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Video Game / SteamWorld Dig

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SteamWorld Dig is a 2D platforming/adventure game and the first game of its series, Steam World, released in late 2013 to PC and the Nintendo 3DS, and later ported to the Play Station Vita, the PlayStation 4, the Wii U, and the Nintendo Switch. Set in a world of steampunk robots, the game stars Rusty, a steambot who's just arrived at the sleepy desert town of Tumbleton. Equipped initially with just a pickaxe, Rusty explores the depths of his late uncle's mine in search of valuable ores and gems. As his wealth increases, Rusty acquires additional equipment to help him dig deeper and deeper, where he comes across something else deep below the surface...

Has a direct sequel which continues the story with similar but expanded gameplay, SteamWorld Dig 2.

Tropes found in SteamWorld Dig include:

  • After the End: The game takes place after something destroyed the world, leaving most of the surface as a desert and sending humans underground, with Steambots becoming the main inhabitants of the planet.
  • An Economy Is You: Tumbleton is populated with handfuls of NPCs who only exist to service the player character or sell you upgrades, with some only providing dialogue. It's justified, as Tumbleton is in the middle of nowhere.
  • Anti-Frustration Features: Normally, when you die, you respawn at the surface with half your money lost and your minerals dropped where you died, but while in a bonus room, you can die as much times as you like with no cost. And you respawn at the start of the room.
  • Apocalypse How: Prior to the beginning of the game, Class 2 occured, which forced surviving humans to retreat underground while Steambots occupied what's left of the surface.
  • Big Bad: Vectron is the one leaving upgrades for Rusty in an attempt to lure someone down to his lair to manipulate to further his goals.note  When that didn't work, it's implied he lived on in his cyberspace and continues to be a problem in the sequels.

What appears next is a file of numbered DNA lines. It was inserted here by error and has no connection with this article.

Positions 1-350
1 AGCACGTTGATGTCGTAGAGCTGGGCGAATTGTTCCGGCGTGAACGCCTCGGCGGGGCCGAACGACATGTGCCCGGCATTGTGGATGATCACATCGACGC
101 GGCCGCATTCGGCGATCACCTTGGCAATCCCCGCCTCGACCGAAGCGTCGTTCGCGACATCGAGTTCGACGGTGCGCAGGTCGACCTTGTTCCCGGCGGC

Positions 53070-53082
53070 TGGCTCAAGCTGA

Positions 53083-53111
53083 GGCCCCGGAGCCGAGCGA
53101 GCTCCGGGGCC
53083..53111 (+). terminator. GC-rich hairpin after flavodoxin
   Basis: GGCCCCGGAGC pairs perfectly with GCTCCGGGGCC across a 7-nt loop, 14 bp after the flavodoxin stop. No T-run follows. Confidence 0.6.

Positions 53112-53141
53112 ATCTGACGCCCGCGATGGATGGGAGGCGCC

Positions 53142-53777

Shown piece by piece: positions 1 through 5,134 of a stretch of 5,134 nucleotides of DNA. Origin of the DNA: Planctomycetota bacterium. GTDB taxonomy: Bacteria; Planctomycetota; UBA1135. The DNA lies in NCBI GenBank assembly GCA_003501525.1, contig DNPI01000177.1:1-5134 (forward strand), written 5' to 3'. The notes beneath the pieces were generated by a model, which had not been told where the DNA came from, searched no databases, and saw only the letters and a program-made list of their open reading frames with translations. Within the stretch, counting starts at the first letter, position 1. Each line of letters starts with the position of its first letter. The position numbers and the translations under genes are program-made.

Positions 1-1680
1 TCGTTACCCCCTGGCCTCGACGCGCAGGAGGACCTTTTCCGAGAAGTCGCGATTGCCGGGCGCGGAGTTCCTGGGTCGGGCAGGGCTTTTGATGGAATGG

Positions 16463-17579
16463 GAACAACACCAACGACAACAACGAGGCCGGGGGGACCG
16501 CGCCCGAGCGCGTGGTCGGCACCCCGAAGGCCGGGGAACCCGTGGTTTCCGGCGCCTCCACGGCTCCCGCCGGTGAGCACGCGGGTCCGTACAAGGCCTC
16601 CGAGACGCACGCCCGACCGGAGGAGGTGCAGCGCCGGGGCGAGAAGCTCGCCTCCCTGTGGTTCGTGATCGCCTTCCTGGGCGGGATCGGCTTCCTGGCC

• Bittersweet Ending: Rusty defeats Voltbot, absorbing its power and blowing up everything within Vectron, himself included. Dandy builds a statue in his honor, but Dorothy isn't convinced that he's dead and sets off to find him.
  • Body Armor as Hit Points: The purchasable health extensions are armor upgrades, implying this.
  • Body Horror: Voltbot attempts to invoke it— the upgrades Rusty found were deliberately placed there to make him more compatible for assimilation; Voltbot tells Rusty that he's barely himself anymore with all the new parts. Rusty tells Vectron to stuff it, and while he does appear to absorb lots of Vectron's power after destroying it, he's no worse for wear when Dorothy finds him in SteamWorld Dig 2.
  • Bonus Feature Failure: The game has cross-buy on PS4/Vita, so you get both versions if you buy one of them. Most cross-buy games have a feature called cross-save which allows you to use the same save on both devices. This game doesn't have such a feature.
  • Collision Damage: Touching enemies deals damage to Rusty.
  • Dug Too Deep: Going deeper into the mines starts revealing more unsettling enemies and obstacles, such as the Shiners and the mysterious technology in Vectron.
  • Evolving Title Screen: After beating the Final Boss, the title screen changes from a shot of Rusty walking in a desert during daytime to a shot of him walking in a desert at night with Glowing Eyes of Doom, signifying that something's wrong with him.
  • Falling Damage: Occurs before you get the upgrade that stops it from happening. Human enemies aren't immune to it either— it's possible to kill one by digging the ground out from under them.
  • Funny Background Event: One of the upgrade areas has a background showing a video game store advertising the imminent release of Half-Life 3, with a line of (long-dead) fans camping out front.
  • Ground-Shattering Landing: Fall from a great height onto soil, and you'll crack the ground. Also happens when you dig under a boulder trap.